Gene Therapy Provides A Promising Treatment For A Type Of Hemophilia

Hemophilia B is a genetic disorder where the protein that's responsible for helping the blood clot is missing or defective, according to the National Hemophilia Foundation. As a result, most patients have to receive regular injections of a clotting factor to make up for the lack of protein, called factor IX or FIX. Now, a new study published in The New England Journal of Medicine shows that a particular type of gene therapy may treat hemophilia B, reducing the need for these injections.

This missing or defective FIX protein is caused by a genetic mutation that's passed down from parents to children, though about one-third of all cases happen due to spontaneous mutation. When this mutation occurs, those with hemophilia B bleed more than the average person, whether internally or externally. The level of FIX protein present determines how severe a person's symptoms are. Normal levels range from 50%-150%, and hemophilia ranges from mild (6%-49%) to severe (less than 1%). Hemophilia is rare, only occurring in about 1 in 5,000 live births, but hemophilia B is four times less common than hemophilia A.

How a new gene therapy may help

The new study found that a new gene therapy may be promising for patients with hemophilia B, reducing their need to regularly inject themselves with a synthetic version of the FIX protein (via U.S. News & World Report). Researchers used a gene therapy called FLT180a, which was found to eliminate the need for regular injections in nine out of 10 participants. The therapy works by using a hollowed-out virus that carries a functional copy of the FIX protein gene, replacing the mutated one.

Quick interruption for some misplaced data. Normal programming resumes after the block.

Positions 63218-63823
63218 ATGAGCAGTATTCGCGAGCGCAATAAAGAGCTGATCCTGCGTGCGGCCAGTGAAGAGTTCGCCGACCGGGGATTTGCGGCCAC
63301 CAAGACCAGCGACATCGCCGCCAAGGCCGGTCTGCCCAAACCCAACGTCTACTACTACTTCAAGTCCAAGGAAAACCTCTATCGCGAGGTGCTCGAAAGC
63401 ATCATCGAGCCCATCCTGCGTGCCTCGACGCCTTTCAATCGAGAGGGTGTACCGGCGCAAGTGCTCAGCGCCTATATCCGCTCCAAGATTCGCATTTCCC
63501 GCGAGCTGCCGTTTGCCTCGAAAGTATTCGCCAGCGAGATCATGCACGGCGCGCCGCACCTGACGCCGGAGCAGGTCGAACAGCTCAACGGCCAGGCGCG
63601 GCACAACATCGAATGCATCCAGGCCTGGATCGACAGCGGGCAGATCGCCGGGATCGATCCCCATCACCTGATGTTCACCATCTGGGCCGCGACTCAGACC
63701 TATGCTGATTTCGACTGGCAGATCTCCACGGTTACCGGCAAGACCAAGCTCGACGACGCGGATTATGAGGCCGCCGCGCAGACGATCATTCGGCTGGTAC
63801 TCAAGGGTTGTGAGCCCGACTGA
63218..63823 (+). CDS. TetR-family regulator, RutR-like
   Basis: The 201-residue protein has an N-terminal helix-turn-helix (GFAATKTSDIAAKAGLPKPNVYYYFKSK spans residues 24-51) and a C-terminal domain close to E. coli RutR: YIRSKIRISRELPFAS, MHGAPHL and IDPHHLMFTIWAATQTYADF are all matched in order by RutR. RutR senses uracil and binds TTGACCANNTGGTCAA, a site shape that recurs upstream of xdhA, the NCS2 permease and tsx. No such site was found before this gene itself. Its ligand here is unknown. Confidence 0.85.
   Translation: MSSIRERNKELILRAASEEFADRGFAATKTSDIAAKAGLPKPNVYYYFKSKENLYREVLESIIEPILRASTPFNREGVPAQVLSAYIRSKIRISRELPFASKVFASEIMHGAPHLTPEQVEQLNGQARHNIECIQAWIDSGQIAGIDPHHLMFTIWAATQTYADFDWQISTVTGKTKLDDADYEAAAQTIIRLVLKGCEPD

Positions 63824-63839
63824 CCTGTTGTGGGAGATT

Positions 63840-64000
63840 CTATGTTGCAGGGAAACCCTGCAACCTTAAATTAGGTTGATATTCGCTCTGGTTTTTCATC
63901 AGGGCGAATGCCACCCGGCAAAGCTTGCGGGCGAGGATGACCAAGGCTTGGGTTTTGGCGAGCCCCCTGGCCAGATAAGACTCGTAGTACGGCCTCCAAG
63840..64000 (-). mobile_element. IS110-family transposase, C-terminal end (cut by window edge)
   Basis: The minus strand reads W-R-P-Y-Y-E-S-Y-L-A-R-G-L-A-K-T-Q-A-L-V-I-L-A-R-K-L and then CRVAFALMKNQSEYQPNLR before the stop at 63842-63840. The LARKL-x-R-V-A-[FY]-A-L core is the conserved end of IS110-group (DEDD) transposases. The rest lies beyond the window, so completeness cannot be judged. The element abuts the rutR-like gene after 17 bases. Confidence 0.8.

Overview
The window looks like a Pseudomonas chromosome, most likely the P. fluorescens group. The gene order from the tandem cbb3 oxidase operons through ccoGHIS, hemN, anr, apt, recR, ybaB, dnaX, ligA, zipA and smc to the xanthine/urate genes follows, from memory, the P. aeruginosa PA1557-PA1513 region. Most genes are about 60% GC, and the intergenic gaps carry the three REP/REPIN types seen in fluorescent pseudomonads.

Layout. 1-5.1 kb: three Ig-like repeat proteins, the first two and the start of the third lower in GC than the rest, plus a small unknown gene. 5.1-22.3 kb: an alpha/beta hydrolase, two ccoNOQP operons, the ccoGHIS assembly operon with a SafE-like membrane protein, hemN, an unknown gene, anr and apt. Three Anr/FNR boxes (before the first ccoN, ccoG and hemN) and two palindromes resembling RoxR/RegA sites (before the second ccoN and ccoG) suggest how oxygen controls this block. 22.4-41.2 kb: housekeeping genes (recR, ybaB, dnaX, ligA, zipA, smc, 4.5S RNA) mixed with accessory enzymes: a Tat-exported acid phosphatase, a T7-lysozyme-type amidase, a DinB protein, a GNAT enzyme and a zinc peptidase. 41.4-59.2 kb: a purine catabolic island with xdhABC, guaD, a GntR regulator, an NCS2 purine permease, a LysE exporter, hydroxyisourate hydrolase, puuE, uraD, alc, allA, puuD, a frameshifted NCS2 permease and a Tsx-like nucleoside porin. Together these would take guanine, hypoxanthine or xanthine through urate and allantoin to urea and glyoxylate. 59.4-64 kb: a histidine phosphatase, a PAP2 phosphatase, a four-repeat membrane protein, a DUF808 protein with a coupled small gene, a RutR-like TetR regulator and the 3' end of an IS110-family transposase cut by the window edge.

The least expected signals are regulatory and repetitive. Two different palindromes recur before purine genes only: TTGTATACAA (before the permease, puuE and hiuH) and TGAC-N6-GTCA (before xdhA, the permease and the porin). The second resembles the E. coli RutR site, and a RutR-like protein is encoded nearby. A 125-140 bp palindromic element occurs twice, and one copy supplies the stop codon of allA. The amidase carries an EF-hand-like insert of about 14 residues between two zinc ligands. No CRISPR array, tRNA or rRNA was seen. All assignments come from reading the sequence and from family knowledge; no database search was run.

Twenty-six weeks later, five participants had regular levels of the FIX protein, three had levels that were low but still higher than before, and one had unusually high levels. All participants experienced some side effects, including one who developed a blood clot after receiving a high dose of the therapy. However, the treatment was generally well tolerated. Participants will continue to be monitored for 15 years to determine the long-term safety and efficacy of the treatment.

Lead researcher Dr. Pratima Chowdary, a hematologist at the Royal Free Hospital in London and University College London (UCL) Cancer Institute, said that if hemophilia B patients no longer needed to inject themselves with synthetic FIX protein regularly, this treatment could vastly improve their quality of life.